SCOUTING CHALLENGE – Show us Your Rankings

– July 28th, 2019 –

As we described in the past inside our publications, having a very limited staff offers some advantages and we are very pleased with the results we have achieved along our first three seasons in terms of rankings and accuracy of profiles. However, a very limited staff requires tremendous commitment and exposes to the impact of unexpected personal issues. That’s something that made impossible for us to publish the 2019 Draft Guide on time, and a release too close to the draft inevitably hurts the appreciation of the overall product, no matter how good it is.

This is the main reason why, for the first time, this Summer we are going to actively look for a couple of scouts to add to our staff.

Trying not to waste anyone’s time, here we make an effort to clarify who should (or shouldn’t) apply and how.

The premise is that whoever joins, it would be to scout ‘with us’, not for us. Which also means, if you want to be super active on twitter, publicly sharing notes on prospects, you’re probably not a good fit. Imagine being a scout for an NHL team, this would be the same with our ‘team’, which means you would be expected not to give away relevant info on undrafted prospects.
We’re looking for someone who can attend/watch games to share/discuss scouting notes and rankings within our staff, not outside of it (that of course does not mean you can’t run a hockey related twitter account and build/keep a follow). Hopefully, scouting with us would not only help improving our coverage but also your scouting abilities, allowing you to grow together with us and get recognition.

If you are interested in the ‘scouting for an (unfortunately fake) NHL team’ concept, you should keep reading.

The other obvious needs are:
– passion for scouting hockey junior players
– time to commit to it to some extent
– ability to communicate in English
– ‘talent’ for scouting

Clearly, the last point is the controversial one.

The most practical way for us to figure out if you could fit in with our evaluations is taking a look at rankings of yours.
Thus, anyone interested should send us a ranking of prospects he is familiar with. We don’t want you to include players you’re not familiar with just to submit a more complete ranking. The purpose is not getting complete rankings, but seeing how you rank prospects you know well enough.

Here are some specifics to follow.

Lists obviously are supposed to rank prospects with reference to their future NHL success (not to who is the best player right now). Keep rankings only to prospects who have been playing in Europe. They can pertain to the 2019, the 2020 or the 2021 draft class. You can send more than one list, or just one if that’s what you got. To be able to judge a list, ideally it should include at least 6 or 7 players.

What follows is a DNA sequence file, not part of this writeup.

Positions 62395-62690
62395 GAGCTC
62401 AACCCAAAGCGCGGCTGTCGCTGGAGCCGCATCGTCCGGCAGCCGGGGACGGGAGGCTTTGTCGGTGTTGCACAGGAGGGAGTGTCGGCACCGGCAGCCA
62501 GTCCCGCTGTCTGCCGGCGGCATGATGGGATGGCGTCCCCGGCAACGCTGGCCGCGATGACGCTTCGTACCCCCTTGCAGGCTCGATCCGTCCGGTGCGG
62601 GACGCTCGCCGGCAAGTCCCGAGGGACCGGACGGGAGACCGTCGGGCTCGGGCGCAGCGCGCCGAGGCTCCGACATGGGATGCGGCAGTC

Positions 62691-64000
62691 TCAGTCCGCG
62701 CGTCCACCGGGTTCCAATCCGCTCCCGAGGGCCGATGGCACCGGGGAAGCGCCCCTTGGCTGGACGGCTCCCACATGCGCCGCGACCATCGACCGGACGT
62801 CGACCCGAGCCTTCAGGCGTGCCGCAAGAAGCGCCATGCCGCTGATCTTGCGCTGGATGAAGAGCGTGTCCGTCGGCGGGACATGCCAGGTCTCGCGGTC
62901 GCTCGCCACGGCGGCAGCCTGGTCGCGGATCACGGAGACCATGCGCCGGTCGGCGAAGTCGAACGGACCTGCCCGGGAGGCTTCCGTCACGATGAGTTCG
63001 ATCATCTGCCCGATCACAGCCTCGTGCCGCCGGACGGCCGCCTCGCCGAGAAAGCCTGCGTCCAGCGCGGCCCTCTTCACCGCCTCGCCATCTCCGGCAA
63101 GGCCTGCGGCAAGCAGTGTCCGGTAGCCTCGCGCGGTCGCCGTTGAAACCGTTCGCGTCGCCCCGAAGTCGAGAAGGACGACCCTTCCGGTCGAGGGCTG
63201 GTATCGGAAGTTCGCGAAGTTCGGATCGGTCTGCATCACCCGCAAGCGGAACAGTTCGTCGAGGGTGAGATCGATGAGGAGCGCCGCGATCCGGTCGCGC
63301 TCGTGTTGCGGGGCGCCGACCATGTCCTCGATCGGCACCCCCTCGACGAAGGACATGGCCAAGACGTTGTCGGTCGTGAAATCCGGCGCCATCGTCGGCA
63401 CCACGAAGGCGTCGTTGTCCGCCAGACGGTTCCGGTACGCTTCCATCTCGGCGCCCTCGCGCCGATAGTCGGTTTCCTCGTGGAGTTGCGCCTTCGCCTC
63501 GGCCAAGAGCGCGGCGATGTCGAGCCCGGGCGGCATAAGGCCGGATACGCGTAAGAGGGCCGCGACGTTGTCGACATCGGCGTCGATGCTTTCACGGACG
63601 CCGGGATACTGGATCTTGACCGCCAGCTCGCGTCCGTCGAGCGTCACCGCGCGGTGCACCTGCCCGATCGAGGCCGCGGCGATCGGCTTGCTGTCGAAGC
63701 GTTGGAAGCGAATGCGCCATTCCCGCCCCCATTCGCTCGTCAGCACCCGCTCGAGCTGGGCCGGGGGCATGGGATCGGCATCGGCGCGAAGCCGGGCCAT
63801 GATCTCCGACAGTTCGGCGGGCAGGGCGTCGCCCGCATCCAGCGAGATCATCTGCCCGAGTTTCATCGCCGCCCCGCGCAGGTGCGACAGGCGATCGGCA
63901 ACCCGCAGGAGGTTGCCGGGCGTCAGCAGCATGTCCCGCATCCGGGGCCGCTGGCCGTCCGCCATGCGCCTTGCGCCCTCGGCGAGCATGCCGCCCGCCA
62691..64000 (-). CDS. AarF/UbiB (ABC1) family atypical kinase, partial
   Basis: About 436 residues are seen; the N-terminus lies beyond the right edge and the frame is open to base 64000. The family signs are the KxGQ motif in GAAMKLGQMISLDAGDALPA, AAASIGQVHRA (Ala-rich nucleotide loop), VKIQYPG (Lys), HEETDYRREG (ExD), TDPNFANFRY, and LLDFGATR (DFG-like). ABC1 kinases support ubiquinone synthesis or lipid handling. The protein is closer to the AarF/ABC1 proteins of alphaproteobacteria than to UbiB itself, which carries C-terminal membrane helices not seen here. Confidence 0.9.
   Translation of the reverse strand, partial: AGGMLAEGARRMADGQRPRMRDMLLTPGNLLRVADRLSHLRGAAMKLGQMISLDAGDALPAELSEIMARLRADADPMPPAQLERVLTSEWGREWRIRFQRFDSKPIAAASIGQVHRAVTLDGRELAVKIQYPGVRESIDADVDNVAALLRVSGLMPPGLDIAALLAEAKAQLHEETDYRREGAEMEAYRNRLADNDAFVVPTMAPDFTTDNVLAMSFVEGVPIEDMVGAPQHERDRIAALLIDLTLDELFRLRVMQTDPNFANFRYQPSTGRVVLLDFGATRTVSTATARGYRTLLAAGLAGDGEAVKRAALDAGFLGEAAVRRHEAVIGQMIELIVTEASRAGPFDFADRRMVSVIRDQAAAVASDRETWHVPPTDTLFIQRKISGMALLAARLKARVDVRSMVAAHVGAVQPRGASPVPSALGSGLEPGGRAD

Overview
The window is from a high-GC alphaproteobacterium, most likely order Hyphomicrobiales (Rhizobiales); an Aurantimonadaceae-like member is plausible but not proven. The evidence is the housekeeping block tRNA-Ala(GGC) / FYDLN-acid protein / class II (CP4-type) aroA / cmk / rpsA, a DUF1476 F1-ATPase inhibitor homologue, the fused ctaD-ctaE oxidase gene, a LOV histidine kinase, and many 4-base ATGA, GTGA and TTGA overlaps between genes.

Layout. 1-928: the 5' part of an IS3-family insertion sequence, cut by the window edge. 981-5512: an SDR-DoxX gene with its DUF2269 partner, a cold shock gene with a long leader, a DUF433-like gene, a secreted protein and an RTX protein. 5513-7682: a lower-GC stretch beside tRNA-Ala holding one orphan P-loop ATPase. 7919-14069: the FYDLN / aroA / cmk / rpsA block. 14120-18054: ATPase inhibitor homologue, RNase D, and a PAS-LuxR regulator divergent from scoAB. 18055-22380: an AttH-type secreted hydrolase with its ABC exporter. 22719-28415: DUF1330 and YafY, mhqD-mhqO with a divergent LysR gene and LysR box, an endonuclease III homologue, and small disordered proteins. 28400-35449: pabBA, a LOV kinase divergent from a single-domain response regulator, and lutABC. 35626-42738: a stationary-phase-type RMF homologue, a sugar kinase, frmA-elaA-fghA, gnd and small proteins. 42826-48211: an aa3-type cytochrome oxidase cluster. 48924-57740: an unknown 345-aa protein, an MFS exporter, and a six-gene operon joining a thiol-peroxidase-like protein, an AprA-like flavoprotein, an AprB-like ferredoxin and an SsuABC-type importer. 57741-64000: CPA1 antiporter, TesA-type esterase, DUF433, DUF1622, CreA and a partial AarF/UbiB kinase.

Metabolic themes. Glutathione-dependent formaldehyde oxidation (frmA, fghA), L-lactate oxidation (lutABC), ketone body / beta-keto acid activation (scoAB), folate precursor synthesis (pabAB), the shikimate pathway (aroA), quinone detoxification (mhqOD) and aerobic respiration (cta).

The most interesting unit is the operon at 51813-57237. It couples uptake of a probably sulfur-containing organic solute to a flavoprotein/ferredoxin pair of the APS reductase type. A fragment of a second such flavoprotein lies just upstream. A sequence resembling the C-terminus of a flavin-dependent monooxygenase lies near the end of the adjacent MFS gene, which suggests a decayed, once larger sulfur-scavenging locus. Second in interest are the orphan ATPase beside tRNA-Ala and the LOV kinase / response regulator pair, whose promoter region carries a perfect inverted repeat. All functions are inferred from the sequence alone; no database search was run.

In any case, make clear who exactly you are ranking: best prospects in Europe for the 2020 draft? Prospects based in Finland eligible for the 2021 draft? Prospects only from the Southern Swedish teams?

How wide the scope of your scouting was up to this day is not the relevant thing for us right now. If we think someone did a great job at ranking only 8 prospects off four relevant teams in his area, that would get our interest more than someone we feel did so-so on a Europe-wide much bigger ranking.

You should also point out if there are players that should be included in such list that you are not ranking because you couldn’t’ get a good read on them.

Furthermore, if you feel you’re ranking a prospect higher or lower than most, you’re more than welcome to add the reasons (i.e. what you like, or what you don’t like).
Consensus usually doesn’t match well with our rankings, especially far away from the drafts, so don’t be afraid to send unconventional rankings if that’s how you feel. We are not putting your list up against consensus and we appreciate opinions that don’t just follow the hype. In fact, something that the last entry draft showed once again is that we can scout independently and without following the hype. It went from the Moritz Seider case to draftees like Daniil Savunov, Eric Hjorth, Kirill Tyutyaev and Timur Ibragimov, all ranked and profiled in our draft guide while probably not covered or even mentioned anywhere else.

If you’re based in a traditional hockey country, like Finland, Sweden etc that could be a plus, but we are not going to discard someone only because he is not based in a traditional hockey market.

During the month of August we will try to get back to those who we feel sent the most promising rankings. Also, some rankings could age better than others, so we might as well get back to some applicants later on.

We are looking forward to taking a look at your lists and comments. We are not putting a time limit on this and it will take a while (and discussions with the applicants) before making decisions, but the sooner you send your rankings the better. You would always have the chance to send an updated version next month after the Hlinka if you feel so, it would only help. If you send your lists after the Hlinka, make sure to take that tournament into consideration in your rankings.

You can send your rankings through our website CONTACT FORM.

Please include “RANKING” in your email subject, briefly introduce yourself at the beginning of your message and specify the scope of your ranking.

Feel free to contact us before sending your ranking if you need any clarifications.